Respond to the moment
Welch says the Bauhaus approach to design drew so many adherents both in Germany and around the world after its forced closure and dispersal because it was always looking to the future of how technology and industry would change the world. “They understood what were the potentials of the phase of industrialization of that time, and they understood better how to change the type of education of new designers and architects,” he says. By seeing the rise of factories and mass production, the early Bauhaus began to factor that new reality into how it explored design, from furniture to teapots to textiles. The most powerful force affecting the world today is climate change, Welch says, “and a new Bauhaus would have to respect this and to organize a new type of production of space and of cities.”
Focus on materials
The original Bauhaus had a deep focus on and appreciation for materials, says Annemarie Jaeggi, director of the Bauhaus-Archiv/Museum für Gestaltung in Berlin. “Students were educated in the knowledge of materials very thoroughly—for reasons of craftsmanship and design as well as economy. As the Bauhaus existed between two world wars, materials such as wood, glass, metal, even paper were scarce and precious. Waste was frowned upon,” Jaeggi writes via email. This kind of attention will be crucial for addressing the climate impacts of both consumer goods and the built world. “Valuing the resources we so often take for granted because they’re cheap and seemingly abundant, and making full use of them as a consequence, is fundamental to a sustainable way of designing, building, and living.”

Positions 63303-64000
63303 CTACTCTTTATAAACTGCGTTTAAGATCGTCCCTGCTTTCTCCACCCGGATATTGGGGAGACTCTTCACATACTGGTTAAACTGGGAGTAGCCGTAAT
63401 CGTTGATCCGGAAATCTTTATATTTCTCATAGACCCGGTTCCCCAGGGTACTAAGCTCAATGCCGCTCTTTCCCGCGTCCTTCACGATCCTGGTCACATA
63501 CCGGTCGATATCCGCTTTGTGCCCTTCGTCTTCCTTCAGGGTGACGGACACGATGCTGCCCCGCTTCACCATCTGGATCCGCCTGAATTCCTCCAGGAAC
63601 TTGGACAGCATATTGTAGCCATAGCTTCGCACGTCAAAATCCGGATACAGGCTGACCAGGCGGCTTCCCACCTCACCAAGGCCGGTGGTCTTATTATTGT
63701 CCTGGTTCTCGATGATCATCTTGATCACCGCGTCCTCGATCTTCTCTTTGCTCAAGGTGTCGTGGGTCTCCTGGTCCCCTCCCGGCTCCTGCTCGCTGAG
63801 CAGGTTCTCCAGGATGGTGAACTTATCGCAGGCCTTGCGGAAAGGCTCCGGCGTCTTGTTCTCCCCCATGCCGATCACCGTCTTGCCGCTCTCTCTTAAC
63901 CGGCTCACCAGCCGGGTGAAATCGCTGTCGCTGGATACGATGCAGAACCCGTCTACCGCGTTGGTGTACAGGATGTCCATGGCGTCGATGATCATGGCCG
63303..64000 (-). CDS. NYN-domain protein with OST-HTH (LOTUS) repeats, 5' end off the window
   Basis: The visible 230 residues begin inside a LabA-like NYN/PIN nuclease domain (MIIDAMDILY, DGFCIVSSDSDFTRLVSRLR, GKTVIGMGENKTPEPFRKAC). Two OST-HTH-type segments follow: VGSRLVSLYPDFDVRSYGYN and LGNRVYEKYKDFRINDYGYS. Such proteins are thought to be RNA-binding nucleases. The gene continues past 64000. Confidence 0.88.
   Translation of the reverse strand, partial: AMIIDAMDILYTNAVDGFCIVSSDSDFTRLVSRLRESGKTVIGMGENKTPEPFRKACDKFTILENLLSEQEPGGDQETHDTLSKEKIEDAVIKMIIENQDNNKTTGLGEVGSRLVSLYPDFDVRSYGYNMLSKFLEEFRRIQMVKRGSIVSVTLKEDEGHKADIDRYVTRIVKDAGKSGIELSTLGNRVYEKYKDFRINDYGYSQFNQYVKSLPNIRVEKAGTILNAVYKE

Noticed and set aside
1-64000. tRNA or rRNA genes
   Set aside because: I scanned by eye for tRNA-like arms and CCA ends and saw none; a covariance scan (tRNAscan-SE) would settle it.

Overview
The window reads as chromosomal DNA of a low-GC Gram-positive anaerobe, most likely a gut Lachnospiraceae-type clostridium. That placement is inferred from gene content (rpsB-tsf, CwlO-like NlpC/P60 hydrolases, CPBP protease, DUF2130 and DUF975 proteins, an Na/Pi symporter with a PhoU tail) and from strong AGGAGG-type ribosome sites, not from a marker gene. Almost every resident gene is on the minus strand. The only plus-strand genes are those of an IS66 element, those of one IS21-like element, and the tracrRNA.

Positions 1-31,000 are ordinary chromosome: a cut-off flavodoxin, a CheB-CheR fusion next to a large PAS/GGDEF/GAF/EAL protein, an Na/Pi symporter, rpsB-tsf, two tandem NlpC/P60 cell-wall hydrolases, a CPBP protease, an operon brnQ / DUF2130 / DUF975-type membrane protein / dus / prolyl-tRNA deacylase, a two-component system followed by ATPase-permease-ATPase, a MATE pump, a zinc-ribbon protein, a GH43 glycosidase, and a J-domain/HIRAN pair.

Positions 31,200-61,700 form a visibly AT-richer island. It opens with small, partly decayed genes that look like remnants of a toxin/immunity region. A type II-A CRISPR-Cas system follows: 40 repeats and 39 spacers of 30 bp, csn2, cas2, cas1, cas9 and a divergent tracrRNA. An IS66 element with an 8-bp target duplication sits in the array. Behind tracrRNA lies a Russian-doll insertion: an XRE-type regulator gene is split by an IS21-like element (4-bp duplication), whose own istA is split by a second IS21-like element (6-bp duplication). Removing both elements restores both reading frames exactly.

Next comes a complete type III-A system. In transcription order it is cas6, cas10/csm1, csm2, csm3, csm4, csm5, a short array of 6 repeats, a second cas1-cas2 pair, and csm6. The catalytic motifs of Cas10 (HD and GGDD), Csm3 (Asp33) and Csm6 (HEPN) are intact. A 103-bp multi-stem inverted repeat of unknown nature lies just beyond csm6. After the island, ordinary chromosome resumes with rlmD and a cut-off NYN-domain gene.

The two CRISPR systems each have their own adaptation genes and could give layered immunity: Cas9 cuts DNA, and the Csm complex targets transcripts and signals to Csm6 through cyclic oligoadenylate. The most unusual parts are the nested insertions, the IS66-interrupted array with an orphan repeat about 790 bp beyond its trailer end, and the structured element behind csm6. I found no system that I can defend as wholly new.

“Even though the Bauhaus still stands out as an example for innovation and many of its ideas are still relevant today, we can’t just copy its structure or methods, of course,” Jaeggi says. “But what we can take as inspiration from the historical Bauhaus is its spirit of experimentation, its openness to new ideas, and its persistence.” The fact that today, more than a century after its founding and almost 90 years after it was formally closed, the Bauhaus has inspired generations of designers and thinkers is testament to its underlying philosophy. It’s sometimes oversimplified as a specific aesthetic of clean lines and elegant forms. But its guiding principles of designing for functionality and responding to the needs of society are its more important legacies, and what can inspire designers taking on future challenges.
“The three directors Walter Gropius, Hannes Meyer, and Mies van der Rohe all had very different aims and ambitions for the school. And maybe that is why it was so successful, because it was open to change and experimentation. The teachers did not only encourage the students to experiment, they truly experimented themselves. Nothing was fixed,” Jaeggi says. “This is the kind of ethos I would also envisage for a ‘new Bauhaus.’ This is easily said, but not so easy to truly put into practice.”